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« Reply #27 on: January 20, 2009, 03:18:03 PM »

I would have to agree with Dallas. If my dad, who was a trucker all his life, taught me anything about being on the road, it was to constantly watch the gauges, and I do religously. The bus we have now makes watching the gauges a LITTLE easier since it has monitors and sensors but I STILL watch my gauges!

Ace
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Van
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« Reply #28 on: January 20, 2009, 03:35:09 PM »

Dallas,I'm going to tell you honestly ,that yes you do sound a little hateful and are trying to put some one down (not me).I too have driven every thing under the sun and then some,but that's not the issue .This engine was already weak from the start and only had 100 mi on it since installing the new heads , so yes of course the gauges were being monitored constantly,which caused me to shut it down right away.the engine is not seized ,so when I stated that it was toast that was only a figure of speech.Obviously there are other issues afoot with this engine,the radiator was replaced with a new one.Thermostats,water pump,blocked core ,what ever ,it's still toast to me and it's outta there .A new 6v92 is already in the works and long over due, so am I upset about it? ,not hardley .Will I Freak out like the first time ?,don't think so,and who do I owe for  my confidence ?,you guy's here on the boards,those bus nuts that have a heart to pay foward ,what was payed foward to them,as I will pay foward to those in need of help .I understand how frustrating it can be listening to folks lose a motor due to not watching and monitoring,but just imagine how they feel with their own heart aches and sorrow.Fortunately for me We do not fall into that category so lighten up a little ,life is good :)Van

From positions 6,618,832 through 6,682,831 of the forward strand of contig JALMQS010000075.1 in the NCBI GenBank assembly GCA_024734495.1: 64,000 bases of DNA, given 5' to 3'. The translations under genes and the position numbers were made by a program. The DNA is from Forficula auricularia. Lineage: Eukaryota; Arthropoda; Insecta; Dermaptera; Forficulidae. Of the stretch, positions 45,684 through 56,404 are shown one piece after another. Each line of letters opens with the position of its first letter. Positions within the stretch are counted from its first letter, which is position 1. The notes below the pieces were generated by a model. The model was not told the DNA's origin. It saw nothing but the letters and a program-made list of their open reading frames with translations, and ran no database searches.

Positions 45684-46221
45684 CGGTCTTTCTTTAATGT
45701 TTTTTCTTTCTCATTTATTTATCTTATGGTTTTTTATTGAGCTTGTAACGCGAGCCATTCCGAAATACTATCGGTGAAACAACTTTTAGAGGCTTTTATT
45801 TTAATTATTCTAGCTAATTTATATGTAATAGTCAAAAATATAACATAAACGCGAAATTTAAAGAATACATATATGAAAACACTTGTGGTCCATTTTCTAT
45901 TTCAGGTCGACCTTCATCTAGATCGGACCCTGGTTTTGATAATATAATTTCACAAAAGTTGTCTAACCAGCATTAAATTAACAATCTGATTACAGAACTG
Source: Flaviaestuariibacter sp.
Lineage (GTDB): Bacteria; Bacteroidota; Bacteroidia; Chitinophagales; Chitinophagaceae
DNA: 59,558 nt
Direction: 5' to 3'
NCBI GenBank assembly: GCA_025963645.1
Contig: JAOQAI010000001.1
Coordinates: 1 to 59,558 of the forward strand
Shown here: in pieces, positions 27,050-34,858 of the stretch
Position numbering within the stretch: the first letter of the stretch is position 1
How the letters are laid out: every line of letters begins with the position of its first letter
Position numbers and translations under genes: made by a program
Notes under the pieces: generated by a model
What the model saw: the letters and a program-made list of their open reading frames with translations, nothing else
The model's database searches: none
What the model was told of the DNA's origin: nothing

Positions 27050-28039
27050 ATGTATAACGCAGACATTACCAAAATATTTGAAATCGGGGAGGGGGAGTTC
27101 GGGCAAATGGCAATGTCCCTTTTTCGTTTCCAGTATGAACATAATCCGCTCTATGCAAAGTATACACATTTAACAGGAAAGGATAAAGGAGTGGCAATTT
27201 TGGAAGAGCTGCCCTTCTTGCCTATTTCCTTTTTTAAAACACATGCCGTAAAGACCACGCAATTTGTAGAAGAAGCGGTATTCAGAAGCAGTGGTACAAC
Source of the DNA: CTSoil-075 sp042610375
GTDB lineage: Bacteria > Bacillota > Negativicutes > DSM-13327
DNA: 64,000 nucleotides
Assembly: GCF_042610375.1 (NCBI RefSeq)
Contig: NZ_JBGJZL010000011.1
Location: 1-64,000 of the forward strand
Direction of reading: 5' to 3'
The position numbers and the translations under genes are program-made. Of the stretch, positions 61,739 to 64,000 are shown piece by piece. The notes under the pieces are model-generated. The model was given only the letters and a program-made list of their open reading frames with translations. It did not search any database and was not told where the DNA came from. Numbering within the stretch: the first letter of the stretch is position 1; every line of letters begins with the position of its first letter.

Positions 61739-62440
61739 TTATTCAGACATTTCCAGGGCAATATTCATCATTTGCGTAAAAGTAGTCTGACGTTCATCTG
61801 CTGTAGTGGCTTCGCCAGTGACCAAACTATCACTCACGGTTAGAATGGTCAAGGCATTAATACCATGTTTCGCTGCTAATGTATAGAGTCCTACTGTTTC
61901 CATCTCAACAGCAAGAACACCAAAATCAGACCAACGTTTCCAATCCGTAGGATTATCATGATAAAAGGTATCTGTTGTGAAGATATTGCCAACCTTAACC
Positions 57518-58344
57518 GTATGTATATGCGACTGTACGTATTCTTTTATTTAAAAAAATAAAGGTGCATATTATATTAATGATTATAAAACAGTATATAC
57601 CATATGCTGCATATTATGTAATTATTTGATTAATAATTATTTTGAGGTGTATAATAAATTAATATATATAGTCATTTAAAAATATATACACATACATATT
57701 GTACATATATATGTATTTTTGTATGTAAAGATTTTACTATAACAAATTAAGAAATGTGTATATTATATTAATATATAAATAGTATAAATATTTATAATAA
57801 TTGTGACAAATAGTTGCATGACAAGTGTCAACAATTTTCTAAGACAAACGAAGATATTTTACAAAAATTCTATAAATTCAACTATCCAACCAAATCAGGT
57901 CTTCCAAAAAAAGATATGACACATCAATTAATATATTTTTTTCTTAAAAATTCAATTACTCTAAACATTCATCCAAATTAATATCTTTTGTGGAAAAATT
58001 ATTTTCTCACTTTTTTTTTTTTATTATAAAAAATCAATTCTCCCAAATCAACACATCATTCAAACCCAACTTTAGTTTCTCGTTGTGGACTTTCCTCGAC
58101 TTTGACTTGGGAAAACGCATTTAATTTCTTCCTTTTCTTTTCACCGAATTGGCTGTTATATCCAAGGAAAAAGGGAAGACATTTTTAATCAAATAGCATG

P.S we will get to the bottom of the heating issue's with this engine.but not until I get the new one in,keep ya'll posted Cool
    
« Last Edit: January 20, 2009, 03:55:52 PM by THE BIKE WHISPERER » Logged

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Dallas
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« Reply #29 on: January 20, 2009, 05:11:48 PM »

Even though it sounds that way, I really wasn't castigating you. I hate that it came out that way.

However I do know just how fast problems can arise with a 2 stroke. These are some of the best engines ever designed and as tough as circa 1938 cast iron can be, but they can also be as finicky as a bride at the makeup table before her wedding.

With these engines it doesn't take long to do a lot of damage because of heat. That is the reason for the constant monitoring of the gauges.
These engines are a lot like their bigger brothers, the 6-110 which was tried in over the road trucks for a very short time. The problem with the 6-110's is that they would overheat quickly when used with a variable speed governor and as a consequence, blow a head gasket or spin a bearing in a very short time.

Oh, and John....
My 240 temp reading is false. According to my mechanical gauge in the engine compartment and my hand held temp gun, the temp is fine. I attribute the discrepancy to most likely a bad sending unit or some other electrical malfunction. I know longer worry about it as much because it happens like clockwork. After 3 hours of driving, the temp will creep up to around 240 and sit there for the rest of the day, even after the engine has been shut down for a couple of hours.

I apologize if any of this came out wrong, as none of it was meant as anything other than informative.

Dallas